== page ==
When she visited Japan in December 2005 for the first time in 12 years, Madonna said she had missed the warm toilet seats.

The dance-pop sensation’s high marks for the bidet-toilet aroused a ripple of laughter during a news conference upon her arrival in Tokyo.

But Madonna is only one of a few Americans who have used the product.

In Japan, the bidet-toilet is a standard fixture in many houses. Around 60 percent of households are now equipped with such high-tech seats, a sharp climb from about 23 percent in 1995, according to a survey by the Cabinet Office.

The bidet-toilet is sold in Japan by market leader Toto Co., its archrival Inax Corp. and major electrical machinery makers such as Sanyo Electric Co., Matsushita Electric Industrial Co., Toshiba Corp. and Hitachi Ltd.

Toto’s bidet-toilet first gained public attention with a landmark TV commercial in 1982, which carried a promotion phrase: “Buttocks, too, want to be washed.”

Although bidet-toilets remained expensive for a long time, fierce market competition over the years has brought down their prices even while recent products have adopted more high-tech features such as a buttocks dryer and a sensor-equipped lid that opens automatically when someone stands in front and closes after the job is done.

“It may be appropriate to describe the bidet-toilet as a toilet seat with warm water, bidet-style washing,” said Atsuko Kuno, a Toto spokesperson in Tokyo.

Toto started importing a bidet-toilet, called Wash Air Seat, from American Bidet Co. for sale in Japan in 1964. Two years later it started domestic production.

In 1980, the company launched sales of the domestically produced Washlet. Sales of the product grew steadily, and cumulative sales surpassed 20 million units in 2005, making it the market leader with a share of more than 30 percent. Washlet has now become the common name for bidet-toilets in Japan.

Besides Japan, Washlets are sold in China, Hong Kong, Taiwan, South Korea, Vietnam, Singapore, Thailand, India, Dubai, Saudi Arabia, the United States and Canada.

But the company acknowledges on its Web site that Washlet is not as popular abroad as in Japan, though it says it is confident the product promises an “evolution” in toilet culture.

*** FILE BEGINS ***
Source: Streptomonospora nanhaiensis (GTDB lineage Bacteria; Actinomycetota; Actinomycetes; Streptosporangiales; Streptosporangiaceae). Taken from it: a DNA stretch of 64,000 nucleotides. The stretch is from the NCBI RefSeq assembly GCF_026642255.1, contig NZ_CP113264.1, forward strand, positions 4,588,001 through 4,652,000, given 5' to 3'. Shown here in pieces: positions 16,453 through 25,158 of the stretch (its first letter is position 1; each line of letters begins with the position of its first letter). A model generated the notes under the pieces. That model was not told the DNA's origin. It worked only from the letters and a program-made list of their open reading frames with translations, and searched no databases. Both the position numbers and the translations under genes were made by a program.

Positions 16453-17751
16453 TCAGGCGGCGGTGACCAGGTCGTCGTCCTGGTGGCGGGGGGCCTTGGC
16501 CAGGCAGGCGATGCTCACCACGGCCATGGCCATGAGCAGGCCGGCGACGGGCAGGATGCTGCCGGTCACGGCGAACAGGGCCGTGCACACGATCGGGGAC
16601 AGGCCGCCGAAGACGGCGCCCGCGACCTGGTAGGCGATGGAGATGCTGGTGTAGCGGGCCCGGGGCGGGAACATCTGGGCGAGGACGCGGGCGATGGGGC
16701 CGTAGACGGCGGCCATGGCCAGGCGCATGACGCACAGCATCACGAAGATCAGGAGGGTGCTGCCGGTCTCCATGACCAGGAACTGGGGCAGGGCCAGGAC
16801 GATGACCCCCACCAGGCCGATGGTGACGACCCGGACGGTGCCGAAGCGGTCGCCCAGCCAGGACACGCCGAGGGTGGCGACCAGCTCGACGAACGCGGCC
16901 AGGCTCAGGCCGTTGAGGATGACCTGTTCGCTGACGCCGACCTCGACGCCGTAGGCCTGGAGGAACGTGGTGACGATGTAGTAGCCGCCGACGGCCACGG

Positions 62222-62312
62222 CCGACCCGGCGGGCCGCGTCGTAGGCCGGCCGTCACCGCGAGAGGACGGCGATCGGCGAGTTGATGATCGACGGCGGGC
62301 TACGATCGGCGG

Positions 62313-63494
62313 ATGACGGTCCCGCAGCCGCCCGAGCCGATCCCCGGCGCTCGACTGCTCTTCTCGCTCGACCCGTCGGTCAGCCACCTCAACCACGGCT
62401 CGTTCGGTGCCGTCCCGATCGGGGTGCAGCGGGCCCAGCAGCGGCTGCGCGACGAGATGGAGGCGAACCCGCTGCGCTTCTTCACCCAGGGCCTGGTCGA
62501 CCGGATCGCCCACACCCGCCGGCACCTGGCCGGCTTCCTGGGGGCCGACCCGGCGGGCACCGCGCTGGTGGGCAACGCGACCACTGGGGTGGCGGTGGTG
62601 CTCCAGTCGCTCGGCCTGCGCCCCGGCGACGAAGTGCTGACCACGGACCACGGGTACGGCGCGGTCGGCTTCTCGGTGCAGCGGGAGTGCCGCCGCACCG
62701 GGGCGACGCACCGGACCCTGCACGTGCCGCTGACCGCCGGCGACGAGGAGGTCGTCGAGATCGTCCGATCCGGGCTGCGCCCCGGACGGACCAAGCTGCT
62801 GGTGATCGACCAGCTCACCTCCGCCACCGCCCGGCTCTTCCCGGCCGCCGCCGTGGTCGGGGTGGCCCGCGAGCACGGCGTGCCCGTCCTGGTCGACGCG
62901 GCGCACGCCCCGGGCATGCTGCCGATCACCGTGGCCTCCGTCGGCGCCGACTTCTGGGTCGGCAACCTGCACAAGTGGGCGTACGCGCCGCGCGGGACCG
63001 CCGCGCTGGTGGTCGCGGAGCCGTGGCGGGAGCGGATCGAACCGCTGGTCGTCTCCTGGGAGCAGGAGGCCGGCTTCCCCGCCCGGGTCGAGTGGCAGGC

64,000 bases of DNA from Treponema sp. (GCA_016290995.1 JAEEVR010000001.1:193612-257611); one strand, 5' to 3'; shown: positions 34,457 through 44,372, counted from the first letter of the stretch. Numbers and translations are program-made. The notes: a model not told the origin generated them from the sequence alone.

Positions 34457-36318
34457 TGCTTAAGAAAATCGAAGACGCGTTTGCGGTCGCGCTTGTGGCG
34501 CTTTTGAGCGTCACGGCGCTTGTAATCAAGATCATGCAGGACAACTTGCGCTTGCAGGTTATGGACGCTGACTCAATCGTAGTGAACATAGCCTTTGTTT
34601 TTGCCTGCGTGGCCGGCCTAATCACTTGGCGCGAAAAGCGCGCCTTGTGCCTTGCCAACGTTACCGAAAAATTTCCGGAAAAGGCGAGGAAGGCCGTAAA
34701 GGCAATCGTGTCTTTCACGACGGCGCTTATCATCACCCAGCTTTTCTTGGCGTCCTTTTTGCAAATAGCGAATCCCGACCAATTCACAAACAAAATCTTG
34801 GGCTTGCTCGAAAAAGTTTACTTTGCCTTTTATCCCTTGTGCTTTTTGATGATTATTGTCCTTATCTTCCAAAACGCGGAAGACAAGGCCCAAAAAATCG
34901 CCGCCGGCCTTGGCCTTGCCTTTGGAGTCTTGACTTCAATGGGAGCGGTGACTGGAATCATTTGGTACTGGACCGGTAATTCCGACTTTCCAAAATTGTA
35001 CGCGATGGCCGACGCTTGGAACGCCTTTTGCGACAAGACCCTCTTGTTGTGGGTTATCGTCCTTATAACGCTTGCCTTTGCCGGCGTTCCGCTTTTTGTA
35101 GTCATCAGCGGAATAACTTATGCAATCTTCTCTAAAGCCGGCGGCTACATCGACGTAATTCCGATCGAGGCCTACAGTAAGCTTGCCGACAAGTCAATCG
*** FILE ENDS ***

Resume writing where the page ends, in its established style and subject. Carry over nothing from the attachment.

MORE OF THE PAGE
“Washlet is the kind of product whose popularity and demand grow through experience of use and word of mouth,” Toto says.

Based on this concept, the company has offered the product to hospitals, office buildings and sports facilities free of charge.

The company’s medium-term management program, which started in 2004, called for boosting its overseas Washlet sales index to 515 in the 2006 business year from 100 in 2002.

In the United States, explosive sales are unlikely in the coming years, industry analysts say.

Some observers say the number of plumbers there well-versed in the installation of Washlets is still limited, making it hard for the company to offer adequate after-sale service.

“No, that’s not the main reason. Expertise is not necessary to install the Washlet in homes and buildings,” said Kenichi Kusakabe, who manages T.I.C., a Manhattan agent of Toto. “The main reason is that it’s very hard to explain what the Washlet is to Americans who have never been to Japan.

“Some Americans are worried they may be infected with bacteria and viruses by using such bidet-toilets.

“New York Yankees players (Hideki) Matsui and (Kei) Igawa recently ordered us to install Washlets in their apartments. Orders also come from Japanese businessmen in New York. American users are mostly those who have been to Japan,” Kusakabe said.

“Moreover, we face a number of problems such as strict restrictions that building management companies impose on the installation of equipment at toilets and different specifications of toilet seats.”

Last month, Toto marked its 90th anniversary. Ironically, also in April it announced a recall of more than 180,000 Washlets for free repairs due to reports of 29 cases of the units emitting smoke or catching fire.

Even so, the major sanitary ceramics manufacturer aims for steady growth in U.S. sales.

“We expect U.S. sales this year to grow 15 percent from last year to 33 billion yen,” said Toto’s Kuno.

Toto has set up showrooms in such places as New York, Chicago, Florida and West Hollywood, Calif., where local agents are displaying a variety of Washlet models and offering after-sale services.

“Washlet in New York — is it a luxury way of life? No, we don’t think so,” says the ad placed by T.I.C. in a free New York paper for Japanese residents.

Washlets are priced in the U.S. at about $599 for standard models and $1,000 for luxury units. Installation costs around $150.

With the 2008 Summer Olympic Games in Beijing and the 2010 World Expo set for Shanghai, the company is poised to take advantage of a construction boom in China.

“We project China sales to increase 10 percent to 37 billion yen in 2007,” Kuno said.

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